A word of advice: Do not trust the US Navy to scope out Black Friday sales. Federal prosecutors are investigating three senior Navy intelligence officials for an alleged scheme in which the Navy paid $1.6 million for a batch of homemade gun silencers that cost about $8,000 to produce, the Washington Post reports. The suspects are civilians who headed up some highly classified programs. Using their positions, they handed a contract for untraceable silencers to a California auto mechanic—who happened to be one alleged conspirator's brother.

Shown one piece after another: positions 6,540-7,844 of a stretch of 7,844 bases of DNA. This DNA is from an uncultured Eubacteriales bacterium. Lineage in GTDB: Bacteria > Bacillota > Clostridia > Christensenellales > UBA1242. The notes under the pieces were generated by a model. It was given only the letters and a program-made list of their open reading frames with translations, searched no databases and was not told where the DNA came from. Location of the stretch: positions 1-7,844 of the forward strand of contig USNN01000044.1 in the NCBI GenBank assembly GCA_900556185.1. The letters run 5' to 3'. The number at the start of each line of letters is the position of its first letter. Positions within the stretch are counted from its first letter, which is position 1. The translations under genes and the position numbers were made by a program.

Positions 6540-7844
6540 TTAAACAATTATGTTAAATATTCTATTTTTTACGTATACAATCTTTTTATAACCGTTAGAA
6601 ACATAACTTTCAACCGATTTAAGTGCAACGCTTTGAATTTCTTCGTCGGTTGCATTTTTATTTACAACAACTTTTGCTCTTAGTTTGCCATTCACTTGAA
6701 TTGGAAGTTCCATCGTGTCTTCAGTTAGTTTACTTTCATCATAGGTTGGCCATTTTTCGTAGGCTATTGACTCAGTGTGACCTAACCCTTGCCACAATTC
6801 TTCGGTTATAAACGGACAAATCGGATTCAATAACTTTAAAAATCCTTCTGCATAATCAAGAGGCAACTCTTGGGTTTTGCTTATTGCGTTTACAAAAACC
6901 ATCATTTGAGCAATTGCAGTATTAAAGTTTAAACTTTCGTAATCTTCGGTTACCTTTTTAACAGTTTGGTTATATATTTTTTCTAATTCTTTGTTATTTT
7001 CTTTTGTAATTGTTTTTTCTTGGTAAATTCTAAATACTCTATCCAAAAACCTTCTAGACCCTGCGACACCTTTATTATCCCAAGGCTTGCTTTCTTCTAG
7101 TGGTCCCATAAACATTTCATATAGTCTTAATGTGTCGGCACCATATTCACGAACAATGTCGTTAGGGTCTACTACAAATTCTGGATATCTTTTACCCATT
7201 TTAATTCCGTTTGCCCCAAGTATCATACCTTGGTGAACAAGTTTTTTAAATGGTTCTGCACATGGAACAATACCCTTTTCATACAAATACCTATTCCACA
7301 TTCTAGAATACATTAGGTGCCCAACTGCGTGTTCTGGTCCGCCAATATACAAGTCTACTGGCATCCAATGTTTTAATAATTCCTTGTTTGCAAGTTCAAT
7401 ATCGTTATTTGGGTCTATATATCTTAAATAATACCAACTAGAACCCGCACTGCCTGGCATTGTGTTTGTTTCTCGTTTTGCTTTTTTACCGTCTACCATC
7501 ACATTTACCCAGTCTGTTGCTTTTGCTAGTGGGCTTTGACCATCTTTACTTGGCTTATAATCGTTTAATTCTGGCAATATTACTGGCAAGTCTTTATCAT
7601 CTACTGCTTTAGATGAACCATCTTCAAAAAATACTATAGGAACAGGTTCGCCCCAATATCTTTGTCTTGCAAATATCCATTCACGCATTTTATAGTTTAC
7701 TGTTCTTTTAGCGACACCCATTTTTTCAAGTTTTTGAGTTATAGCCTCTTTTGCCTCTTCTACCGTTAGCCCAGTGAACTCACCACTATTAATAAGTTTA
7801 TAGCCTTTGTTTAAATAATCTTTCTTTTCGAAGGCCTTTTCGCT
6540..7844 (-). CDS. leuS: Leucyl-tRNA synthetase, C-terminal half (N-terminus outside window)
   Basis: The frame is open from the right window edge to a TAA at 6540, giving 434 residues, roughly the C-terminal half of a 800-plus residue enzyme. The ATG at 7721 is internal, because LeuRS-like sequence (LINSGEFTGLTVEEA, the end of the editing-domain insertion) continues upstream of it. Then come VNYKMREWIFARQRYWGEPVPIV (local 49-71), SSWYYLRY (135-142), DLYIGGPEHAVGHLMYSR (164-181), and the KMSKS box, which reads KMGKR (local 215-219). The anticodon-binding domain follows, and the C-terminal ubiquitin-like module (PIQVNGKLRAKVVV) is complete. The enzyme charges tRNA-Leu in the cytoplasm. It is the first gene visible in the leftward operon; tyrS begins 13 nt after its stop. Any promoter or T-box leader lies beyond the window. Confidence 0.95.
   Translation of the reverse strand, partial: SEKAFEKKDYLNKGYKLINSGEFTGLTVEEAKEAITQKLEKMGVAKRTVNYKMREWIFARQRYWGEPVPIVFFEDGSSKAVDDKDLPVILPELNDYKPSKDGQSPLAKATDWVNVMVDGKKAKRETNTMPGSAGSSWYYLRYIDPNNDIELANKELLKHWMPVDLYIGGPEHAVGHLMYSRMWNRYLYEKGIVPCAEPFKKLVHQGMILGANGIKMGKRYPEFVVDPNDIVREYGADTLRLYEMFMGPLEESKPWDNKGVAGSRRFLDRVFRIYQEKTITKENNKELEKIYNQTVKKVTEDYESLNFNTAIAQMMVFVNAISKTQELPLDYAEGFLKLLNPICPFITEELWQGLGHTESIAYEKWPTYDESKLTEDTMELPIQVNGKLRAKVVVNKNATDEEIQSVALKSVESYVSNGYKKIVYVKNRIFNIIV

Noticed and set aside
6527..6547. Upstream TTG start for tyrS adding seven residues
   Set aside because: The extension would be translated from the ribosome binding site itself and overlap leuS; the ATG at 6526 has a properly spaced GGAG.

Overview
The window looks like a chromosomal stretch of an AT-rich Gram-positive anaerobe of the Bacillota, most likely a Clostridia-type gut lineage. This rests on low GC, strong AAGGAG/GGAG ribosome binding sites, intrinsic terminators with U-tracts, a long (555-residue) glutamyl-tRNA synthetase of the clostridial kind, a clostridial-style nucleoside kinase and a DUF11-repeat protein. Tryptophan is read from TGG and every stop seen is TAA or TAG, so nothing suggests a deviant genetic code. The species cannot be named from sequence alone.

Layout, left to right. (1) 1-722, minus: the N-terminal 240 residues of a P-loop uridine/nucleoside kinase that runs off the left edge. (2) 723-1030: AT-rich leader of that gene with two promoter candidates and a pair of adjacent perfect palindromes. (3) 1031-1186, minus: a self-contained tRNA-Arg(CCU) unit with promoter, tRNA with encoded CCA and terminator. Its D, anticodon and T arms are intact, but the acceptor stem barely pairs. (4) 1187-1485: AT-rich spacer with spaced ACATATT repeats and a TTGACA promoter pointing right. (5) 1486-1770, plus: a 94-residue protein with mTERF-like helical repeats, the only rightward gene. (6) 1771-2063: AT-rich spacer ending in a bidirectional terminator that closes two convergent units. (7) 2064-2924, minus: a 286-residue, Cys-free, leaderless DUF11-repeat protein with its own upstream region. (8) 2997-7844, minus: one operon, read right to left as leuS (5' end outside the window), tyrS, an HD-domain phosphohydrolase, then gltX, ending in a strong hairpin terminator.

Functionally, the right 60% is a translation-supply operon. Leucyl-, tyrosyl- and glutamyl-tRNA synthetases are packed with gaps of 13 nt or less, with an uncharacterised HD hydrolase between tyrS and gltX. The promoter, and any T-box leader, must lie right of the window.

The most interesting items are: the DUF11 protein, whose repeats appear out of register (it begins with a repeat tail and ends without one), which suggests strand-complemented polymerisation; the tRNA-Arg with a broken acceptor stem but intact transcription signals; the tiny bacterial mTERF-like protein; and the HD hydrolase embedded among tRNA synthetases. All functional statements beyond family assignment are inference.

Prosecutors haven't officially identified the men, but thanks to some sloppy redacting of court documents, the Post identified two of them as Lee Hall and David Landersman. Sources say both have been on administrative leave since a criminal probe began in the spring. The auto mechanic, Landersman's brother Mark, is the only one that's been charged with a crime so far. His charging documents include an email exchange in which David sent him online instructions for making silencers. "Wow! Very simple," Mark replied. He then asked a machinist in his shop to make 349 of them, telling the mechanist they were mufflers. When the Post told that machinist how much the "mufflers" were sold for, he replied, "Are you kidding me?" The scandal doesn't appear to be related to the other massive corruption case on the Navy's plate. (Read more Navy stories.)